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Modest Improvement in Prediction From Combining Established Colorectal Cancer Risk Model With PRS

A University of Oxford-led team has combined a polygenic risk score with the colorectal cancer prediction model QCancer-10 to gauge whether the two together can better identify people at high risk of disease. As they report in the BMJ, the researchers used data from the UK Biobank to generate six PRSs and chose the best-performing one combine with QCancer-10. QCancer-10 itself takes age, ethnic group, family history, and alcohol and smoking status as well as a few medical conditions into consideration to determine disease risk. The researchers compared the performance of the combined PRS-QCancer-10 tool to QCancer-10 alone, finding that the two together modestly improve risk prediction. For the 20 percent of individuals with the highest risk, the sensitivity and specificity of the integrated tool for predicting colorectal cancer diagnosis was 47.8 percent and 80.3 percent respectively, for men and 42.7 percent and 80.1 percent, respectively, for women. "Although we have shown that risk stratification in some form is likely in principle to improve resource use and performance of colorectal cancer screening, the added benefit of adding PRS to QCancer-10 is modest, and we find no clear justification for implementing PRS based risk stratification at present," the researchers write.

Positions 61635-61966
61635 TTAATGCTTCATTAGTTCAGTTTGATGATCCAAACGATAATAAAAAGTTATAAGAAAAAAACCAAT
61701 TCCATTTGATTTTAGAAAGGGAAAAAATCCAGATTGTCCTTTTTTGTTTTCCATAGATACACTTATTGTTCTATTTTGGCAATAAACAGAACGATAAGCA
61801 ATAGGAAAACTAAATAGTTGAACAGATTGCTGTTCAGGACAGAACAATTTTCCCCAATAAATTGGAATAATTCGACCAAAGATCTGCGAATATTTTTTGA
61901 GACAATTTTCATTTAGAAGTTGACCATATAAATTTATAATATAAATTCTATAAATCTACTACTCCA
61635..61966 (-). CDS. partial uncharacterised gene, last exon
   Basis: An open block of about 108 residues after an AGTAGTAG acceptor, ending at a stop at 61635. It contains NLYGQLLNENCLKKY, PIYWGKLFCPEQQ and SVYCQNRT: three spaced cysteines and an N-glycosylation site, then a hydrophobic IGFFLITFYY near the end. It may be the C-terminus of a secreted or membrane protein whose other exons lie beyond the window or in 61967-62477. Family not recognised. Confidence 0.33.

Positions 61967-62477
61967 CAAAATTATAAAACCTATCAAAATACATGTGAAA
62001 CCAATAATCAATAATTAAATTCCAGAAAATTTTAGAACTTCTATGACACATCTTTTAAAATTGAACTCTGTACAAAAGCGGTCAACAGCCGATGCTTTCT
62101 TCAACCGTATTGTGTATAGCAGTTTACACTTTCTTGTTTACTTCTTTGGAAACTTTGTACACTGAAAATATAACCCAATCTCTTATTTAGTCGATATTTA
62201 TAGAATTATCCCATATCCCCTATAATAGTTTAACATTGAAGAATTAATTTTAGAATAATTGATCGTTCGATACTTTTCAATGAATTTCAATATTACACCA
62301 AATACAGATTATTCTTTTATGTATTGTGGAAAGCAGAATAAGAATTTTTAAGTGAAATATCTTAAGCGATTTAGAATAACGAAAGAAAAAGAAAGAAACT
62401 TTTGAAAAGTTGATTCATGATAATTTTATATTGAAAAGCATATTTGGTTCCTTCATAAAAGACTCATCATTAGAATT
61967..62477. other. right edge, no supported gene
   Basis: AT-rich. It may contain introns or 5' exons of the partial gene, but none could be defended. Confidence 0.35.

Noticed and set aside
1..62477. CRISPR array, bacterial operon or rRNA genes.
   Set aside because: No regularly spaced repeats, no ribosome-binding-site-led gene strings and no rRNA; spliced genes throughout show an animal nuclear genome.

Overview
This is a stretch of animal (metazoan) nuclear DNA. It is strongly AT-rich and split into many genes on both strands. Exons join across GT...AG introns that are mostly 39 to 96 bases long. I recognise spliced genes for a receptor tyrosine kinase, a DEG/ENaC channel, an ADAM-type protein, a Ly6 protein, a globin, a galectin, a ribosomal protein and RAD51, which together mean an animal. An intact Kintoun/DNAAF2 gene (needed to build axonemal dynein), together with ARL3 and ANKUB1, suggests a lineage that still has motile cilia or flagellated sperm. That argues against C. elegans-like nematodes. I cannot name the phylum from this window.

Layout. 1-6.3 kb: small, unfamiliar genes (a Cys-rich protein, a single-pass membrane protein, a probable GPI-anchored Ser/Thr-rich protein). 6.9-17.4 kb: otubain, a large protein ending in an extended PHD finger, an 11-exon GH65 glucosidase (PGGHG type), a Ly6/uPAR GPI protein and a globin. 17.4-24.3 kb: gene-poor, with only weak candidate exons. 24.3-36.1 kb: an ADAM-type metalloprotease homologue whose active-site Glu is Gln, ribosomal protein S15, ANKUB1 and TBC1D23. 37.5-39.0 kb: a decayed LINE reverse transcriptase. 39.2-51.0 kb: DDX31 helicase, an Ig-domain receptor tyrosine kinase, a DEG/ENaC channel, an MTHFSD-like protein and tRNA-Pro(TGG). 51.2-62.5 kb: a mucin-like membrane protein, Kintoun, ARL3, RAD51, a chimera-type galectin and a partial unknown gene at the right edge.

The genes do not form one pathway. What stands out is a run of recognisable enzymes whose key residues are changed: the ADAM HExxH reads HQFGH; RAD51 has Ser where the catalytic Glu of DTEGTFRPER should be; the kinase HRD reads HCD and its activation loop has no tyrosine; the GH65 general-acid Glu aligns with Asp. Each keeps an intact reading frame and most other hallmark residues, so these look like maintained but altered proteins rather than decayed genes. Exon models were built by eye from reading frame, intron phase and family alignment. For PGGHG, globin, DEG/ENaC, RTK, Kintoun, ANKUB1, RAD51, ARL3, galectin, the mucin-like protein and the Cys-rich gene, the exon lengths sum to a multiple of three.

The Scan

Machine Learning Helps ID Molecular Mechanisms of Pancreatic Islet Beta Cell Subtypes in Type 2 Diabetes

The approach helps overcome limitations of previous studies that had investigated the molecular mechanisms of pancreatic islet beta cells, the authors write in their Nature Genetics paper.

Culture-Based Methods, Shotgun Sequencing Reveal Transmission of Bifidobacterium Strains From Mothers to Infants

In a Nature Communications study, culture-based approaches along with shotgun sequencing give a better picture of the microbial strains transmitted from mothers to infants.

Microbial Communities Can Help Trees Adapt to Changing Climates

Tree seedlings that were inoculated with microbes from dry, warm, or cold sites could better survive drought, heat, and cold stress, according to a study in Science.

A Combination of Genetics and Environment Causes Cleft Lip

In a study published in Nature Communications, researchers investigate what combination of genetic and environmental factors come into play to cause cleft lip/palate.